Managing TPD insurance proceeds paid into a super fund for someone under preservation age is complex, but don’t get caught by the misconception that lump sum capital requirements should be received as a lump sum super withdrawal.

Pension payments, or a combination of lump sum and pension payments, may deliver a better tax outcome for your client. Spreading these strategies across multiple financial years may be used to access capital tax effectively. This is especially relevant where advice is being provided close to the end of the current financial year.

Make sure that you know your client’s super product and the steps required to obtain an increased tax-free component before they take a lump sum or commence an account-based pension. Missing out on the increased tax-free component could have severe tax implications for someone aged under 60.

Appendix

The table below illustrates the tax implications and commonly used condition of release across various age groups.

Age Taxation of lump sum1 Taxation of pension payment Common condition of release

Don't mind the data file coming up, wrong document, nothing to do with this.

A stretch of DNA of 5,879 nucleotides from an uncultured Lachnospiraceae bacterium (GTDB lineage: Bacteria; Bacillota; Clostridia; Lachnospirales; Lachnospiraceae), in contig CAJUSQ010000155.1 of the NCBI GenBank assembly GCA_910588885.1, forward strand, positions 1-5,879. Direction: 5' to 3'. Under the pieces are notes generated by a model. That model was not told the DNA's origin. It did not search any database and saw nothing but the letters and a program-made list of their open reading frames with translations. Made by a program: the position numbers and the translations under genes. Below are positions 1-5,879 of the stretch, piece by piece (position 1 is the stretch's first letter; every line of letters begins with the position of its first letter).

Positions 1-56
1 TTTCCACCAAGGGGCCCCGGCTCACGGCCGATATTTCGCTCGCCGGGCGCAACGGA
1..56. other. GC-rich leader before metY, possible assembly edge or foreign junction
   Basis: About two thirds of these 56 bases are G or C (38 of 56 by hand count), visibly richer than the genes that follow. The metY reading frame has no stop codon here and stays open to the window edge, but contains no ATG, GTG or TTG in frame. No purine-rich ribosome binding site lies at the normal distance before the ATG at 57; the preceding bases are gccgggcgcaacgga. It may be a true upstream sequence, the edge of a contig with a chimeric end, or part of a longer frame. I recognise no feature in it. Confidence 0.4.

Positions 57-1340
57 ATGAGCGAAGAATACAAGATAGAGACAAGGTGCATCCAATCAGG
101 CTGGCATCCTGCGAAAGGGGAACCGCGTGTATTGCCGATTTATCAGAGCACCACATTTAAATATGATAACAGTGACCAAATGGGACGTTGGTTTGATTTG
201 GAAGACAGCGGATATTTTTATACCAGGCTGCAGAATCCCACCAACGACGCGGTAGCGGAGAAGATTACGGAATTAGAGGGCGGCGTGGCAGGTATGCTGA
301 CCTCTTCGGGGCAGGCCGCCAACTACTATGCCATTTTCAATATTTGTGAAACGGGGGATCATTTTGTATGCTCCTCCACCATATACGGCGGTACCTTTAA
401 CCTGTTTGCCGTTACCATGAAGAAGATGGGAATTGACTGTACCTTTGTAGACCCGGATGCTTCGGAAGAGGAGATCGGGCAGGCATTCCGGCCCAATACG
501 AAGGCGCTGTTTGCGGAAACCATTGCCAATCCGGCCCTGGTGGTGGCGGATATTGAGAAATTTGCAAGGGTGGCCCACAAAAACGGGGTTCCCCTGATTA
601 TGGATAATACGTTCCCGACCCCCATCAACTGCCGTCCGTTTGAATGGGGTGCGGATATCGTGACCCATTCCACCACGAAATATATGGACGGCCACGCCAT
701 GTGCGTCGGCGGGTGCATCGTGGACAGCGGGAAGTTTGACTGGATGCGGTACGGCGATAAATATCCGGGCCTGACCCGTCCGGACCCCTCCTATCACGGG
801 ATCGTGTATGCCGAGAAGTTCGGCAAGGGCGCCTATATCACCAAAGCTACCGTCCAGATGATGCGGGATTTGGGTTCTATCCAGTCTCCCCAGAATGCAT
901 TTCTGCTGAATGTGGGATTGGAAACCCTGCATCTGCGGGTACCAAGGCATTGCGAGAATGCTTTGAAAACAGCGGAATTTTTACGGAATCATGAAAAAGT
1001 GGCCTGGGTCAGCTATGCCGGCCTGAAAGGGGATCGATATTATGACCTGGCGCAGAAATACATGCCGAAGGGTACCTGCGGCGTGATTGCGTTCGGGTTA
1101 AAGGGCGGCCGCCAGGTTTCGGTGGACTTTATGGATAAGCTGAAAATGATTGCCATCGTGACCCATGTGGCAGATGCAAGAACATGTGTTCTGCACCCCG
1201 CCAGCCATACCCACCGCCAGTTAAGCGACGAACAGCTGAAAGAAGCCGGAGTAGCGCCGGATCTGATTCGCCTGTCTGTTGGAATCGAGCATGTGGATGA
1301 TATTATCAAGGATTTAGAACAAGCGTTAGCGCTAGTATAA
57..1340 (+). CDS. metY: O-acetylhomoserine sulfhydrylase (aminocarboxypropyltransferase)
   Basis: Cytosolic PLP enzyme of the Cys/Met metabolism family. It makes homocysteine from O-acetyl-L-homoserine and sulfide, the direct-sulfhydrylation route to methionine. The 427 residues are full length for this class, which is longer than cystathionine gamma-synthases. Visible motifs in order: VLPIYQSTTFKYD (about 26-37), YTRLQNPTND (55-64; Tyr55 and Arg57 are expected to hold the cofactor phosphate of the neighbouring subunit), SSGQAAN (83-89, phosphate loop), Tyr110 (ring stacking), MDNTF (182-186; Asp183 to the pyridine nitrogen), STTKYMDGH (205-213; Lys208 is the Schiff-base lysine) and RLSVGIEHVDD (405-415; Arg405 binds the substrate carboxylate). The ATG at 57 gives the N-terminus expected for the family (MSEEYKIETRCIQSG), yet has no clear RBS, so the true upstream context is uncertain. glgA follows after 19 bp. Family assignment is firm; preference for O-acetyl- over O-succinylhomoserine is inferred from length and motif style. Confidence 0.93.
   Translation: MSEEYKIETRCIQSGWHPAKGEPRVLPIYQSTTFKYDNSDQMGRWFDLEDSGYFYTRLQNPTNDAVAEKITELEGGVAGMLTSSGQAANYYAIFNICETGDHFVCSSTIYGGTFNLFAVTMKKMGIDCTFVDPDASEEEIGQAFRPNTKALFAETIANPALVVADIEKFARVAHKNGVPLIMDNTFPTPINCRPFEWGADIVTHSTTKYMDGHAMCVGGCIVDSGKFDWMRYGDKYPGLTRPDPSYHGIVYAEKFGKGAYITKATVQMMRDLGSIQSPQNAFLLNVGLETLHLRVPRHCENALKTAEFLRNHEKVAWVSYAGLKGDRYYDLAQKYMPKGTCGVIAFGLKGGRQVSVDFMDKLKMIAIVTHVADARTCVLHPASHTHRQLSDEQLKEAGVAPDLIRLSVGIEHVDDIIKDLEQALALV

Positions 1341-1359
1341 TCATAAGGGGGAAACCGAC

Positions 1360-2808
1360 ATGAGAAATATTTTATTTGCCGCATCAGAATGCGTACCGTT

Less than preservation age Tax-free component – Tax-free2.

Taxable (taxed) component – included in assessable income and taxed at a maximum 20% plus Medicare levy.

Tax-free portion – Tax-free2.

Taxable taxed portion – included in assessable income. A 15% tax offset applies where commenced as a disability pension.

Permanently incapacitated.
Preservation age to less than age 60 Tax-free component – Tax free2.

Taxable (taxed) component – included in assessable income and taxed at 0% up to available low rate cap (max $225,000 2021/22), thereafter included in assessable income and taxed at a maximum 15% plus Medicare levy.

Tax-free portion – Tax free2.

Taxable taxed portion – included in assessable income. A 15% tax offset applies (regardless of whether commenced as a disability pension or not).

Permanent retirement.
From age 60 Tax-free. Permanent retirement or cessation of a gainful employment arrangement on or after age 60.
At least age 65 Tax-free. Age 65 retirement condition of release is satisfied.

 1 Assumes taxable (taxed), no taxable (untaxed). Lump sums paid under the terminal medical condition of release are tax-free.

2 The tax-free component may be increased for a disability lump sum or rollover.

Scott Quinn is Senior Technical Services Manager at IOOF.

***

QUESTIONS

To answer the following questions, go to the Learn tab at moneyandlife.com.au/professionals

1. How much tax is payable on a lump sum super withdrawal for someone less than preservation age?

  1. 22 per cent.
  2. Taxed at a maximum of 17 per cent including the Medicare levy.
  3. The taxable portion is taxed at 20 per cent plus Medicare levy.